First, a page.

When Google acquired the popular mobile editing app, Snapseed, one of the first things they did was axe the Mac version of the app. They recently re-introduced Snapseed for desktop users, no matter which operating system they happen to be using. The only catch is that Snapseed is now browser-based, as long as you’re using Google’s own browser, Chrome.
Not only have Google tied Snapseed to their own operating system, they’ve also tied it to Google+, rolling its features into the social network that has proven popular among some photographers. And it’s no surprise, since Google+ is stacked with awesome features for sharing photos.
If you don’t want to put too much effort into correcting your images, you’ll be happy to know that the auto-enhancing feature from Snapseed has been ported over to the web. In addition to simply auto-correcting your images, you can also fine-tune specific settings – namely brightness, contrast, saturation, shadows, warmth, and structure.
Fine Tuning Images
Tune Image: As is to be expected with any photo editing service, you have to be able to adjust the brightness, contrast and saturation of an image. With the Tune Image feature you can do just that, in addition to also adjusting the warmth and shadows of the image.
Selective Adjust: This is one of Snapseed’s best features – the ability to adjust the brightness, contrast, and saturation of specific points in the image. You start by adding a “control point.” Click the + button, and point to the location on your image that you want to adjust. After clicking, you should see a menu with four options. The arrows allow you to adjust the range in the image that is going to be affected by your changes. The other three buttons – B, C, S – allow you to adjust either the brightness, contrast, or saturation.
Once you’ve selected the setting you want to adjust, you can simply swipe your mouse to the right to increase the setting. Swiping to the left decreases it.
Details: With this setting you can adjust the ‘Sharpness’ of your image, or bring out even more details in the image using the ‘Structure’ setting.
Crop and Rotate: The final of the basic settings allows you to crop images with pre-set dimensions including 1:1, 4:3, 16:9, and more. You can also alternate the crop box between landscape or portrait. In addition to rotating your images right or left, another key feature that Snapseed offers users is the ability to straighten images. This is very useful for correcting those images that are almost perfect, save a little tilt when it was shot.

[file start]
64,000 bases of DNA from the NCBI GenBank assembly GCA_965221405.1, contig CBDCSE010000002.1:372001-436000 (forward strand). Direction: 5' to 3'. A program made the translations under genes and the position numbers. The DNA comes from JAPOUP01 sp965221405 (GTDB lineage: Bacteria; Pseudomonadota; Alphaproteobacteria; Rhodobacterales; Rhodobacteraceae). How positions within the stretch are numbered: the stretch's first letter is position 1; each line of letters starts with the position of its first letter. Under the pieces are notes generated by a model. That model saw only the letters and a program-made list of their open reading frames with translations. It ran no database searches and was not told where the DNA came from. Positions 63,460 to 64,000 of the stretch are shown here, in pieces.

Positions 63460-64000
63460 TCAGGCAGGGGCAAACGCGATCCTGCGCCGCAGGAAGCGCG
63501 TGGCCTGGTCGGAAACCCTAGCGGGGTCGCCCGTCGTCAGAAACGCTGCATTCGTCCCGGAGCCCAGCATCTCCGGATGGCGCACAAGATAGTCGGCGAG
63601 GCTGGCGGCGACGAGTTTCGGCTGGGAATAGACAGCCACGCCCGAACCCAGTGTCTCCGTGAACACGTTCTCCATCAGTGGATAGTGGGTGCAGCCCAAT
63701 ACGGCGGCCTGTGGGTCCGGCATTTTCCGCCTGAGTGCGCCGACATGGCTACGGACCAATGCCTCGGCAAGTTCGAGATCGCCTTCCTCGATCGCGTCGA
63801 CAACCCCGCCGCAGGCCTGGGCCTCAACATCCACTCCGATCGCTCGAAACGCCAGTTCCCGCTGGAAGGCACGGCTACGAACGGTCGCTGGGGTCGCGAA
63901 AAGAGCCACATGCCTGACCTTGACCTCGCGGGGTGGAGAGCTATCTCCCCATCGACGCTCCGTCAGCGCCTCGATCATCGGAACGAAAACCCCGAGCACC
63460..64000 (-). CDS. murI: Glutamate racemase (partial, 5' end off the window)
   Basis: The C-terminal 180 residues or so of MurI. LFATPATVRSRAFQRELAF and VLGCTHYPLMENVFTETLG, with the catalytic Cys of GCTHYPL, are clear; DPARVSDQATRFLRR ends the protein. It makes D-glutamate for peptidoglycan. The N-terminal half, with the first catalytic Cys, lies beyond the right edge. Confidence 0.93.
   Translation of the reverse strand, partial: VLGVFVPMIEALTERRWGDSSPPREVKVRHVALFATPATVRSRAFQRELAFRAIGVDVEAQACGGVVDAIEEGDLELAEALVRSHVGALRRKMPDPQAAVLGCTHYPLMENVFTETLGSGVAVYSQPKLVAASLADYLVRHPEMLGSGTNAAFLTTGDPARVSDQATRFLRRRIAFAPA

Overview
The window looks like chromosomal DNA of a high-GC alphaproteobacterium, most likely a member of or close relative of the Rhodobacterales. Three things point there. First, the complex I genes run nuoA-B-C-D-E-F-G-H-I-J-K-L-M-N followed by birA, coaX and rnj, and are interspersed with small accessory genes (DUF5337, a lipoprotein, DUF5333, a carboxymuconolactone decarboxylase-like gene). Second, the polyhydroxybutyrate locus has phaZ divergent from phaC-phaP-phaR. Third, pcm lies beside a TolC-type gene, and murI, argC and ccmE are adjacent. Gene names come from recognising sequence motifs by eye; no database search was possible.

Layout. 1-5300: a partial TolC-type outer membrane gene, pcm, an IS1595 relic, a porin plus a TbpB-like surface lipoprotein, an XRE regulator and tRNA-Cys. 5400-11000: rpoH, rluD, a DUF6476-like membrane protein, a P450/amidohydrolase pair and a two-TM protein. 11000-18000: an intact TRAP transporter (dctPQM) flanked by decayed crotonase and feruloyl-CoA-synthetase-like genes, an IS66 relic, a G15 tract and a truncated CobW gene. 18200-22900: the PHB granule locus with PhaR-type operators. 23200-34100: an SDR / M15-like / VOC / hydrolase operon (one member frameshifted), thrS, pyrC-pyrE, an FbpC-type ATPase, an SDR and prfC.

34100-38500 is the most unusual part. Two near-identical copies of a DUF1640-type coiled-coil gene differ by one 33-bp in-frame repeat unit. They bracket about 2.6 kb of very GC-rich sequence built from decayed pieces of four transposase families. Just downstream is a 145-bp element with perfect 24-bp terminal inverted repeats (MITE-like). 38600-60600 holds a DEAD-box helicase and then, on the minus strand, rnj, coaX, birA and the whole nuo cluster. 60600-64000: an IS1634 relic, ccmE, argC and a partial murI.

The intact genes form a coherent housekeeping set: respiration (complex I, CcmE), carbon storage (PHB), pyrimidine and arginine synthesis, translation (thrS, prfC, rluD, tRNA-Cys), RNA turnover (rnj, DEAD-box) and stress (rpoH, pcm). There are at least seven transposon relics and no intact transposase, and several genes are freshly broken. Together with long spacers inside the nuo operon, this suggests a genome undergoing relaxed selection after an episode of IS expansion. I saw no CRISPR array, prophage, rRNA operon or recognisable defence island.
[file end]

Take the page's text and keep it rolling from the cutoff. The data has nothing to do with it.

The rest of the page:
As would be expected, any photo editing service has to come with pre-set filters, and Snapseed’s filters certainly don’t disappoint. There are six filters to choose from.
- The ‘Drama‘ filter gives an almost HDR-like quality to your images, but is a little more subtle and realistic.
- Center Focus allows you to select a circle within your image, and blur around it.
- Vintage gives your images an old-school feel to them, and comes with adjustable vignetting. On the computer, you can also select from various styles, and adjust the colour tint of your vintage filter.
- Retrolux, Snapseed’s most recently added filter, also has a vintage feel to it, but that comes courtesy of scratches and light leaks. On Google+, there are lots of little tweaks you can choose from – different leak patterns, different styles, and colours.
- Black and White not only allows you to create gorgeous black and white photos, you can also adjust brightness and contrast within this setting, and choose from six different styles.
- Tilt-Shift does exactly what it says on the label. You can use this feature to create awesome tilt-shifts right there in Google+.
Finally, you also can choose from 21 different frames to jazz up your photos.
Mobile or Browser?
A major difference between the mobile and browser versions of Snapseed is that each setting in the browser version comes with presets. So for example, in the ‘Tune Image’ feature, there are six presets: neutral, pop, lift, moody, bleached and dark.
In the mobile app, you can only fine-tune contrast and colour correction. Two extra settings you can also adjust in the browser is to reduce noise reduction and also add vignetting to your images.
When it comes to the Tune Image feature, the mobile app’s white balance and ambiance are replaced with shadows and warmth, which is somewhat disappointing. The ambiance feature really helps to give your image a little bit more depth, whereas the warmth feature is a bit flat. The shadows feature in the browser is, however, a great addition and helps make subtle but necessary changes to your images.
The crop feature is almost identical. The only difference is that in the mobile app there is the additional crop dimension of 7:5 that isn’t available in the browser version. Selective adjust, details and the ‘creative adjustments’ are identical to the mobile app, save the presets mentioned before.
To find out more about how to use Snapseed in the browser, check out Google’s support page. And if you aren’t already familiar with the mobile version of the app, be sure to check out our review of Snapseed for Android.
What do you think of using Snapseed in Google+? Do you think it’s Google’s attempt to draw more people into its social network? Let us know in the comments.